This is primarily a problem at the back of the move. When you get the seat as far back as it goes, you’ll naturally want to continue the motion by moving your torso backward.
To some extent, your torso will move. But the limit to this movement is 1 o’clock - meaning you’re moving from 11 o’clock at the beginning of the exercise to 1 at the end. Sitting straight up would be high noon, so your torso isn’t moving a great deal.
Incorrect Rowing Machine Setting
We all want to build up tons of muscle and functional strength, and that makes us overdo it from time to time. With rowing, that usually means you're putting the resistance setting up too high.
The flywheel doesn’t have to be at its highest resistance setting for you to get a great workout. Rowing for longer at a lower resistance setting could be more beneficial for your muscle stamina and general strength.
People Also Ask (FAQs)
Are rowing machines good for spinal stenosis?
Rowing is a low-impact exercise, which means it shouldn’t put any pressure on your joints or spine. That makes it a great exercise for people suffering from osteoarthritis and spinal stenosis as long as the act of rowing doesn’t cause them any pain.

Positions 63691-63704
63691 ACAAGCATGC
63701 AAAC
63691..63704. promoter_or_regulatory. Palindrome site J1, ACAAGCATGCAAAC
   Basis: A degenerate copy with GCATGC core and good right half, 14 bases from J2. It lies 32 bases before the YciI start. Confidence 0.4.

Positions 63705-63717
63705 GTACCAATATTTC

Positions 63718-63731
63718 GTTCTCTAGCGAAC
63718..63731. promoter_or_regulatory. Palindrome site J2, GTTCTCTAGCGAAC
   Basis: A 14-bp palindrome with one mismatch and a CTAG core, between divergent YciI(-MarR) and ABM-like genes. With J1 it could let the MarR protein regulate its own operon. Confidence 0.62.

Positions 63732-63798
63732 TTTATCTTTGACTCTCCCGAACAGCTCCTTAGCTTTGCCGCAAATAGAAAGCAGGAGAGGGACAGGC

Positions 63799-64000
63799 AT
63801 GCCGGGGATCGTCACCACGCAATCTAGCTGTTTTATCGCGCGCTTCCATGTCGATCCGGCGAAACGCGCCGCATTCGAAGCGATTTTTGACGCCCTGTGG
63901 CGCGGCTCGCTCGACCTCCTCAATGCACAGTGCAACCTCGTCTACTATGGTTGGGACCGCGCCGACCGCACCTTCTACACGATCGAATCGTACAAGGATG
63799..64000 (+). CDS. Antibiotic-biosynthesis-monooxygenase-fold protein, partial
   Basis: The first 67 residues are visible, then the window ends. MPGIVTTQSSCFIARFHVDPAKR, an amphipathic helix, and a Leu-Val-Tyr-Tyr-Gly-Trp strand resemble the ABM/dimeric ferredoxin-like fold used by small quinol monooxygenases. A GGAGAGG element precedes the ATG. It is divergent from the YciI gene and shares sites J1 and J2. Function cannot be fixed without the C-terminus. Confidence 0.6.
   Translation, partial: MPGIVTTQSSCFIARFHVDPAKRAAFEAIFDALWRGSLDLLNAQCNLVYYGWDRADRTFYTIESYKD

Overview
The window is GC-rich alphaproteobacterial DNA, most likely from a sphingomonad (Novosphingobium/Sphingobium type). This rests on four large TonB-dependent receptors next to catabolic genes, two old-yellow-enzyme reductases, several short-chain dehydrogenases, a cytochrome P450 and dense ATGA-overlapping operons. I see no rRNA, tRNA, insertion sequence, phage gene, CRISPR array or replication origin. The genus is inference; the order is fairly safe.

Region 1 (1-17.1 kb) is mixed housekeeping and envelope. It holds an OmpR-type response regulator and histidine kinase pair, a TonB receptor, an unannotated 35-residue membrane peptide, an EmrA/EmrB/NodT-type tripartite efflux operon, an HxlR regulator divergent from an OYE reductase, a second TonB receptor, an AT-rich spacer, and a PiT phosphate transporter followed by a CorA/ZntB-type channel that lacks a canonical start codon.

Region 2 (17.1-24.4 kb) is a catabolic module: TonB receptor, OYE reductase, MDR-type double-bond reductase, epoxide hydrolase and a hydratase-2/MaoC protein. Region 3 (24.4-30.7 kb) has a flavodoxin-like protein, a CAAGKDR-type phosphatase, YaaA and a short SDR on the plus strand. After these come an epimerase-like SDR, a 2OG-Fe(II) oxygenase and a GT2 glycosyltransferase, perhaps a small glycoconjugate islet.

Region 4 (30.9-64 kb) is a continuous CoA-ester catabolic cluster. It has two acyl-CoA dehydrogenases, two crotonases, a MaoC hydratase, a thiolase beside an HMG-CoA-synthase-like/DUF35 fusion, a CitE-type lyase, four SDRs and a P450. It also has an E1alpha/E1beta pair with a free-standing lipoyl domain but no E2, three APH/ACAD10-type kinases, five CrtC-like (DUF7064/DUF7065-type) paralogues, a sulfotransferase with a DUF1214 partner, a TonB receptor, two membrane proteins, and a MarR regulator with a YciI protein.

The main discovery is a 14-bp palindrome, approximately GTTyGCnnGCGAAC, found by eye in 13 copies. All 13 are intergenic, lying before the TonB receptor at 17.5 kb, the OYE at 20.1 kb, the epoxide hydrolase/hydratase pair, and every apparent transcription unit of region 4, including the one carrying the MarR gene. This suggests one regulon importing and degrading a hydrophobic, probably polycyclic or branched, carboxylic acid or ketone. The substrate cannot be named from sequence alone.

How long should I exercise on a rowing machine to prevent back pain?
In a regular routine, you'd aim for half an hour at a time, at least a few days a week. If you can handle that schedule with your back pain, that’s how long you should work out on the rowing machine.
What is the best exercise machine for bad lower back problems?
The jury is out on this one. The best exercise for back pain changes with the individual. For some, it’s the recumbent exercise bike, while others prefer the rowing machine.
Rowing machines are a great exercise for many people suffering from back pain problems. As long as you can do them with the proper form, you should be able to build strength in your back and hopefully reduce back pain in the long run.